A Riemann surface is a geometric space $(X,O_X)$ such that for every point there exists an open neighborhood $U$ and an open subset $V \subset \mathbb{C}$ such that the geometric spaces $(U,O_X|_U)$ and $(V,O_V)$ are isomorphic geometric spaces. We always assume that $X$ is a Hausdorff space with countable basis of topology.

A map $f:(X,O_X) \to (Y,O_Y)$ between Riemann surfaces is called holomorphic if it is a morphism of geometric spaces.

• A chart on a Riemann surface $X$ is a topological mao from an open subset $U \subset X$ onto an open subset $V \subset \mathbb{C}$. The chart is called analytic if its moreover biholomorphic, i.e. an isomorphism of geometric spaces $(U,O_X|_U) \to (V,O_V)$.

First notice that in your first definition of Riemann surface you shouldn't start with the hypothesis that $X$ is a 1-dimensional complex manifold, since this means that you are already considering, implicitely, a fixed maximal analytical atlas on it. In other words, Riemann surface and (connected) 1-dimensional complex manifold are synonyms. Just assume that $X$ is a Hausdorff second-countable topological space (or, if you prefer, a topological or smooth 1-manifold).
So let $X$ be a connected Hausdorff second-countable topological space.
If we have an analytical atlas, then, as you wrote, we also have a notion of holomorphic functions $\varphi:U\subset X\rightarrow\mathbb{C}$. Defining $$O_X(U):=\{\varphi:U\rightarrow\mathbb{C}\ \ holomorphic\}$$ for each $U\subset X$ open, this gives a geometric space $(X,O_X)$, just because constant functions are holomorphic and being holomorphic is a local property.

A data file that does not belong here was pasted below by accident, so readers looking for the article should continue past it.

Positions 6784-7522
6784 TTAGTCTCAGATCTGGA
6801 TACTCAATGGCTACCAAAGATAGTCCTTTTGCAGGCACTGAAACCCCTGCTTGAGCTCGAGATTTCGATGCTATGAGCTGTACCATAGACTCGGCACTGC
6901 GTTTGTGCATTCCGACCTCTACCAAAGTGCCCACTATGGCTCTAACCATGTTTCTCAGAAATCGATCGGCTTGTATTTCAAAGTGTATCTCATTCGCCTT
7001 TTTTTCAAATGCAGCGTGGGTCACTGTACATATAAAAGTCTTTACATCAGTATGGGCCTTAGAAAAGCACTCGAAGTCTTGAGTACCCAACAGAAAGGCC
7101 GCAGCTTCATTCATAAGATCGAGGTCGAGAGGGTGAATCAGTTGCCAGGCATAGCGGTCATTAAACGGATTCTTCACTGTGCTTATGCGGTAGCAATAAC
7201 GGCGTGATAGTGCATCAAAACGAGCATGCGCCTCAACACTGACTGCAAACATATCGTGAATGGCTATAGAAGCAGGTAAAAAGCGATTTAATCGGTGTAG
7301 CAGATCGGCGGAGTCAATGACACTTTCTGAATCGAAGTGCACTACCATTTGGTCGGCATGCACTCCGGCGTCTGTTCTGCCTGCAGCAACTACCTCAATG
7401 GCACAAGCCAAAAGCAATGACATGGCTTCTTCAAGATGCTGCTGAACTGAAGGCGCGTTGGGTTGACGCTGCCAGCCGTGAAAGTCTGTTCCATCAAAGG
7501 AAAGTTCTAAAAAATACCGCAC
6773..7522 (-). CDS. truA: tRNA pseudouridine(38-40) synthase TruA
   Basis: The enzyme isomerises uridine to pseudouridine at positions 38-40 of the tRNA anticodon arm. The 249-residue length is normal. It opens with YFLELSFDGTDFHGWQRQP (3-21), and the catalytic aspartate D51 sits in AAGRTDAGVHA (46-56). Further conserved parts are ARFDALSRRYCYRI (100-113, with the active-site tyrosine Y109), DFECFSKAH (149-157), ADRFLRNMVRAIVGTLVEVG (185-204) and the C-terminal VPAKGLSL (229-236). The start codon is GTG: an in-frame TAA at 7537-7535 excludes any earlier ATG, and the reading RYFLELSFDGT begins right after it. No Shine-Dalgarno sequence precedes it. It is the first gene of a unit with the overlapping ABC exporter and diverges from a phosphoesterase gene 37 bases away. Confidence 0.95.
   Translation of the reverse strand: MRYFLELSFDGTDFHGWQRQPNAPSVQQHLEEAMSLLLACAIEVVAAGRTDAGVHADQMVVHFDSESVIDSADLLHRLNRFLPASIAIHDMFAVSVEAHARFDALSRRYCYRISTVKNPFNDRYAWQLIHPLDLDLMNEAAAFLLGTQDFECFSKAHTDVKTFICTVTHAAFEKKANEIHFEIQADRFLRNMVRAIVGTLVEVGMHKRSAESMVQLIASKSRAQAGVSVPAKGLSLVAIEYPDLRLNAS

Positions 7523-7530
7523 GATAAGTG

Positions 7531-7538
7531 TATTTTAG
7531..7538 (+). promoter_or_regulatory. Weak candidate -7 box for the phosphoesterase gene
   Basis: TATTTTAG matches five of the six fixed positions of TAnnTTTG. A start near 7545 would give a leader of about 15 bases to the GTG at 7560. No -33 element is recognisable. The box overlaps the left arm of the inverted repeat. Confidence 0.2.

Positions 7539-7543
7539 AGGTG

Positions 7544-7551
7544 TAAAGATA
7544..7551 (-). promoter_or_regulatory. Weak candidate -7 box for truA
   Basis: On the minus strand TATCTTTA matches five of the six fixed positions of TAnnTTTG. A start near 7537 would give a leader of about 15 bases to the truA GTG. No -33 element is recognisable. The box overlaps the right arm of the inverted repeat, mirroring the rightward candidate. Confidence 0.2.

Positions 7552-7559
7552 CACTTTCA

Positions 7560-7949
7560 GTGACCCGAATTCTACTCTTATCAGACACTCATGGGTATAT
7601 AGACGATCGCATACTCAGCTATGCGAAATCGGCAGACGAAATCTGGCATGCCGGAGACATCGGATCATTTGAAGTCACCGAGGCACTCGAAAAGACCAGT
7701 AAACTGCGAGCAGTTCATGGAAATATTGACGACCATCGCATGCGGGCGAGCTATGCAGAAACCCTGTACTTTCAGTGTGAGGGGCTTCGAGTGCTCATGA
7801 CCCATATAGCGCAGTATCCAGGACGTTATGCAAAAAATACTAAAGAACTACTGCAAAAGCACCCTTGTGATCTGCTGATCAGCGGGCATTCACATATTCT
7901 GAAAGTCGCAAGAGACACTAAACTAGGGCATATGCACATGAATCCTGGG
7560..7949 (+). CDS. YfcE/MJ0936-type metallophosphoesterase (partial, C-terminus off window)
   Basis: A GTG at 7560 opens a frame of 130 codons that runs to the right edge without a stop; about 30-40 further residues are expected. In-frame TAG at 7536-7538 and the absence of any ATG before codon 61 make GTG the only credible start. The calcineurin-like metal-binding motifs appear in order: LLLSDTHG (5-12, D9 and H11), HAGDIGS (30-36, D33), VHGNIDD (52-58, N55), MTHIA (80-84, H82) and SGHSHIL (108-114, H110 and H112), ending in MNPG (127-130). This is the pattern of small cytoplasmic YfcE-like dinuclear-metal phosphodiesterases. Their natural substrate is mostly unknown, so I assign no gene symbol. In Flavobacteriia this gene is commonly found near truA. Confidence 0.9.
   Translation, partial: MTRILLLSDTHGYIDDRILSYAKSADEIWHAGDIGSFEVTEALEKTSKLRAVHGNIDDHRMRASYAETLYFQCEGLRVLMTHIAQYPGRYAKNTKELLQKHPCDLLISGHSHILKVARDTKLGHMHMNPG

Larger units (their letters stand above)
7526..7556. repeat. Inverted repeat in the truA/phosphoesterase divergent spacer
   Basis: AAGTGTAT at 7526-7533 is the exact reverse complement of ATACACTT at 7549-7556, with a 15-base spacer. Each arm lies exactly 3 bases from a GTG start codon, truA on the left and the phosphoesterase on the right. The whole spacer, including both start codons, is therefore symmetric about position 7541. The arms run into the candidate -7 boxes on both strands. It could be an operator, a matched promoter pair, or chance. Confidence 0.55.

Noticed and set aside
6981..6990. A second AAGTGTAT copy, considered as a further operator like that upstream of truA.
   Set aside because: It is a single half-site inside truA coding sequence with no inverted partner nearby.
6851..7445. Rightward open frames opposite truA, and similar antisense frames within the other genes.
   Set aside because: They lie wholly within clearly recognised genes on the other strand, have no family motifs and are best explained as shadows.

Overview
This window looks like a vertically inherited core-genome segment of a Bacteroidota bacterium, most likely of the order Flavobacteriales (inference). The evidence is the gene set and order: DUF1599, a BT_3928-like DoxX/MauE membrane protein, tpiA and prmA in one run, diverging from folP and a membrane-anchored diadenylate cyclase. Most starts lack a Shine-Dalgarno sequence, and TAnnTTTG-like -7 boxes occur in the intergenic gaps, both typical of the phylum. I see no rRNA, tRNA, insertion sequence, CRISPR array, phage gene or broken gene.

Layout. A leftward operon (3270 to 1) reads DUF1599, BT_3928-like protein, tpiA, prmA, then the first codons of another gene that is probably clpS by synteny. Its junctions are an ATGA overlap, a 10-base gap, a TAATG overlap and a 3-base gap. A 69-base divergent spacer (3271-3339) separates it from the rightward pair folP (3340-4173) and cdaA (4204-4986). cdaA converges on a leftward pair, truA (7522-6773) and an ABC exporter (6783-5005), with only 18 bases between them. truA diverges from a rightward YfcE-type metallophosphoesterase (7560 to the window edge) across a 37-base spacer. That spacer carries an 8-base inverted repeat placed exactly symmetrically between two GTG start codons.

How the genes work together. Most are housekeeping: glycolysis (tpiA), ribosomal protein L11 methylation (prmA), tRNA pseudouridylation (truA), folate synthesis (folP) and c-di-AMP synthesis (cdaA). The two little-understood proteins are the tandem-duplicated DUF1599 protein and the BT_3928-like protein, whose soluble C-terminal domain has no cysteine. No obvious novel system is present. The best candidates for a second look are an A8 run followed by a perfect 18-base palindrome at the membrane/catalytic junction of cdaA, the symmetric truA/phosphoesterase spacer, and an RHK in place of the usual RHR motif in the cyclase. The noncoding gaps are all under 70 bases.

Viceversa, assume that you have a geometric space $(X,O_X)$. We will construct from it an analytic atlas on $X$. First you need to notice that you have a model geometric structure $O_\mathbb{C}$ on $\mathbb{C}$ made by holomorphic functions, and that if $V_1,V_2\subset\mathbb{C}$ are open sets, then a map $f:V_1\rightarrow V_2$ is holomorphic if and only if it induces a morphism $f:(V_1,O_\mathbb{C}|_{V_1})\rightarrow(V_2,O_\mathbb{C}|_{V_2})$ of geometric structures.
For each $x\in X$, take an open neighbourhood $U_x\subset X$ of $x$ and an isomorphism $\phi^{(x)}:(U_x,O_X|_{U_x})\rightarrow(\phi^{(x)}(U_x),O_\mathbb{C}|_{\phi^{(x)}(U_x)})$, with $\phi^{(x)}(U_x)\subset\mathbb{C}$ open. In particular, $\phi^{(x)}:U_x\rightarrow \phi^{(x)}(U_x)$ is a chart on $X$. When two open sets $U_x$ and $U_{x'}$ overlap, you get an isomorphism $$(\phi^{(x)}(U_x\cap U_{x'}),O_\mathbb{C}|_{\phi^{(x)}(U_x\cap U_{x'})})\rightarrow(U_x\cap U_{x'},O_X|_{U_x\cap U_{x'}})\rightarrow(\phi^{(x')}(U_x\cap U_{x'}),O_\mathbb{C}|_{\phi^{(x')}(U_x\cap U_{x'})})\,,$$ which means that the transition map $\phi^{(x)}(U_x\cap U_{x'})\rightarrow \phi^{(x')}(U_x\cap U_{x'})$ between the two charts is biholomorphic. Thus $\{(U_x,\phi^{(x)})\}$ is an analytic atlas on $X$.
You can easily see that these two constructions are one the inverse of the other. Finally, at this point it is clear that a map $f:X_1\rightarrow X_2$ between two Riemann surfaces is holomorphic according to the first definition (i.e. it is represented by holomorphic maps in analytic charts) if and only if it is holomorphic according to the second definition (i.e. it pulls back holomorphic functions on $X_2$ to holomorphic functions on $X_1$).